Cancer: Do we have the right information? 

by Dr Shikhar Kumar
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“Fear of a name only increases fear of the thing itself” (Harry Potter, J.K Rowling) 

Dr Shikhar Kumar, Medical Oncologist, Onco Cancer Centres, explains why cancer patients need the right information about their case and how they can get it through Onco by multidisciplinary cancer specialists.

When a person is diagnosed with cancer, it devastates not only the person but also throws the person’s family into turmoil. One’s life which we take for granted suddenly comes to a screeching halt. The future looks uncertain and bleak. The subsequent months are spent in a haze of doctor visits, appointments, blood tests, scans, and trying to decipher the complex maze of treatment options that are presented to the patient and the family, depending on the type and the stage of cancer. 

Resolve your queries online by consulting a cancer doctor at onco

Cancer is a very complicated disease, just like many of the other non-communicable diseases that afflict humankind. Every person’s cancer is unique, be it in the way one is affected (for example- a lung cancer can cause cough with blood in sputum in one person and can cause pneumonia in another), or in the way it behaves (a triple-negative breast cancer spreads aggressively to the liver and lungs within a few months of diagnosis whereas a hormone receptor-positive breast cancer often stays under control for several years). 

Modern medicine (evidence-based) has made tremendous advances in the diagnosis and treatment of several types of cancers. Cancers which were once incurable and carried a terminal prognosis have now become manageable, chronic diseases (just like diabetes and high blood pressure). A few success stories include Imatinib therapy for CML (chronic myeloid leukaemia), ABVD chemotherapy for Hodgkin’s Lymphoma, BEP chemotherapy for germ cell tumours, PARP inhibitor therapy for Ovarian cancers and Immunotherapy for Lung, Kidney cancers and melanoma.

However, there is much more work to be done if we want to cure cancers like advanced stomach, pancreatic, and liver cancers, and aggressive sarcomas. In these difficult-to-cure cancers, there are several thousand clinical trials ongoing across the globe, to further improve the chances of getting cured and remaining cancer-free. Several years of research results in small but significant advances in the treatment of these cancers. Hence, over the past few decades, the cure rates for these cancers have gradually improved. 

Another issue that confronts doctors who practice scientific medicine for treating cancers (oncologists) is that it is often difficult to predict whether a singular patient will benefit from a particular treatment  (surgery/chemotherapy/immunotherapy etc). Unlike antibiotic treatment for infectious diseases, where nearly 100% of patients get cured of the illness, cancer cure rates rarely approach 100% (save for very few instances). As doctors, we can only suggest the treatment that gives the patient and the family the best chance to fight cancer and cure it, and in advanced stages, we can palliate a patient’s symptoms and prolong their lifespan to the maximum possible extent. All this needs to be done while keeping in mind the toxicity of the treatment, both physical and financial. A treatment that does not cure the patient but pushes an average middle-class Indian family into poverty is a failure, in my humble opinion.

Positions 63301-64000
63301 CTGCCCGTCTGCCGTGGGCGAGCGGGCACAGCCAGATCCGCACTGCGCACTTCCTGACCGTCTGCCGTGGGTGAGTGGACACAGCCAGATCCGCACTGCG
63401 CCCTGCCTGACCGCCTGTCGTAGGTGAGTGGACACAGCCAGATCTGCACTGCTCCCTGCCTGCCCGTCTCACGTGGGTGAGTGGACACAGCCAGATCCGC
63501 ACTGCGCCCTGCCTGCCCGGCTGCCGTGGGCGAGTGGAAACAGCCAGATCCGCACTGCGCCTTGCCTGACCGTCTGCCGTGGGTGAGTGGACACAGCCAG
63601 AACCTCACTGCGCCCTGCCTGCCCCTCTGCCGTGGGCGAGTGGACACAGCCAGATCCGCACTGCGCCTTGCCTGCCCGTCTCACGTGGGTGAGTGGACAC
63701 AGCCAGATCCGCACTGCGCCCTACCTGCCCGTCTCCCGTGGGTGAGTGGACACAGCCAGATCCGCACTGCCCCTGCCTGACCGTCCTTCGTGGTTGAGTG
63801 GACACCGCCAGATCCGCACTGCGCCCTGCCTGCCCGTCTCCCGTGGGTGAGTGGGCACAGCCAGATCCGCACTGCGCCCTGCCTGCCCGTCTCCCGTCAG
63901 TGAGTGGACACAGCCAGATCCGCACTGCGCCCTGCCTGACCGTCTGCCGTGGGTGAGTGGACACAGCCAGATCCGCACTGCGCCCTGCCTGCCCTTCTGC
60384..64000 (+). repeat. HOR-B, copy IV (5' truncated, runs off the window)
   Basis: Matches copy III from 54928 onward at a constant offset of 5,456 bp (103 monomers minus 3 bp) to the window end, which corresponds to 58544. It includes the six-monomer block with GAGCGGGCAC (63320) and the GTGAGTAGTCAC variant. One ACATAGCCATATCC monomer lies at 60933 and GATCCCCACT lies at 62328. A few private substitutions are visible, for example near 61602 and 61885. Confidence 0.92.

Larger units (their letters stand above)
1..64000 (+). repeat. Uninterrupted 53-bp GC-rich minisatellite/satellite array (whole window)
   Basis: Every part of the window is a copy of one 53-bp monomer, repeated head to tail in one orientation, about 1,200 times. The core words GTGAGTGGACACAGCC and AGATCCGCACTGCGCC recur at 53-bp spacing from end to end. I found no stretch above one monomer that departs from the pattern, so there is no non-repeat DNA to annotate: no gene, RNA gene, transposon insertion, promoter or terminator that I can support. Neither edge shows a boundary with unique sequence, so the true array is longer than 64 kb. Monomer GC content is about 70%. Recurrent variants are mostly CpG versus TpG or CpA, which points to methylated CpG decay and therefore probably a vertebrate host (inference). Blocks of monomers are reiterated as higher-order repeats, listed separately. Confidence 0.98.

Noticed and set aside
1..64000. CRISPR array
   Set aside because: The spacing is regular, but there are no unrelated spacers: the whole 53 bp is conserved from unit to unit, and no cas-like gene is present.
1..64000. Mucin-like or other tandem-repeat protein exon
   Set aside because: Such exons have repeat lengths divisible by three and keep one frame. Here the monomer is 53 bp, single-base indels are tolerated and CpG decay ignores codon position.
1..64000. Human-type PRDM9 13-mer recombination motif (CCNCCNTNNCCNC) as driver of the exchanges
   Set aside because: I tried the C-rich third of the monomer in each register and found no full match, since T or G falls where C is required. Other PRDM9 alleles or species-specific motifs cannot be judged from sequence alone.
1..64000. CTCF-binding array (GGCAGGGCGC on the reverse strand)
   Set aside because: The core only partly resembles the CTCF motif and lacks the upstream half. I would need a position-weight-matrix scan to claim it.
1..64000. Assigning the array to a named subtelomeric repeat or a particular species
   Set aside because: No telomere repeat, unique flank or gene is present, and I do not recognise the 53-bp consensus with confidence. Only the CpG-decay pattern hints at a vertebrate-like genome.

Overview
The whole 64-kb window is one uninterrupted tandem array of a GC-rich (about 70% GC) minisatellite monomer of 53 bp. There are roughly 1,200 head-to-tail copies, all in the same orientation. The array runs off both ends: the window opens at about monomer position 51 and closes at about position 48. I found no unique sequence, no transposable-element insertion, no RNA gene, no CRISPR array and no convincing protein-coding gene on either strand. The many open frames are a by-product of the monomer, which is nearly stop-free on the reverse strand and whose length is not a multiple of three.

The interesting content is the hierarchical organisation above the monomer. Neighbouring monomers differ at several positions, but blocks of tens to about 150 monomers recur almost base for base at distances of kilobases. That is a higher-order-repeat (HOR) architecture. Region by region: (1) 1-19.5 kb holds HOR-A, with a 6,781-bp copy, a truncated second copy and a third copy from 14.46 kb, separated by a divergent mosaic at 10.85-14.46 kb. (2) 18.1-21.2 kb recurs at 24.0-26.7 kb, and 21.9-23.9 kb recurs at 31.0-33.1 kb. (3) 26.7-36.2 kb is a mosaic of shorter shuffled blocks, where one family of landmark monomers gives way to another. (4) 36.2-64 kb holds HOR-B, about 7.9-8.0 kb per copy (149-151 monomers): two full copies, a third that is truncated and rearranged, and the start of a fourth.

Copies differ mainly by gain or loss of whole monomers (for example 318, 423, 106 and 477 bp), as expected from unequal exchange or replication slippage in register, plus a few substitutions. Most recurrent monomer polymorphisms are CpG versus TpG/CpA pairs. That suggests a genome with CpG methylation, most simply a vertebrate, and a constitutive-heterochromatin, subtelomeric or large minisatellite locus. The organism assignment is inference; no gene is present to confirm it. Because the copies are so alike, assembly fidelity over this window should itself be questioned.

In India, cancer care is very fragmented. The majority of the population is unaware of cancer and the need for early diagnosis and prompt treatment. I see this problem routinely in my practice. Alternative remedies (of unproven benefit) are usually tried by low/middle-income class families for a few months, a critical period during which their cancer often advances to the 3rd or the 4th stage. Once the symptoms worsen, they finally visit the doctor’s clinic. By then, the cancer is usually incurable. To make matters worse, cancer care in overloaded and underfunded government hospitals is subpar, with long waiting times for outpatient visits, lack of access to the latest and most effective cancer drugs, and the absence of personalised and empathetic care. Treatment in a private hospital on the other hand for the uninsured results in a catastrophic financial expenditure, thereby affecting the financial security of the entire family. 

Access to the right information makes a huge difference in one’s cancer journey. There are several websites/YouTube channels that provide unverified information and advice, some of which can be downright misleading and harmful for cancer patients, should they choose to follow it. These sources are rarely verified by medical experts in the field and are best avoided. 

In this regard, Onco is a pioneer in the field of online cancer-related information, access to world-class oncologists, and providing tumour board (a team of doctors) based second opinions regarding the best cancer treatment, and 24*7 caregiver support. Patients can also access the Onco Cancer Care app, which provides nutrition guidance and distress counselling to tide them over the difficult journey through cancer treatment. Caregivers and cancer patients can also access the American NCCN guidelines (https://www.nccn.org/guidelines/patients). Each cancer has a separate and thorough guideline written in simple language for patients to understand about their cancer, the treatment options, success rates and side effects etc. 

 

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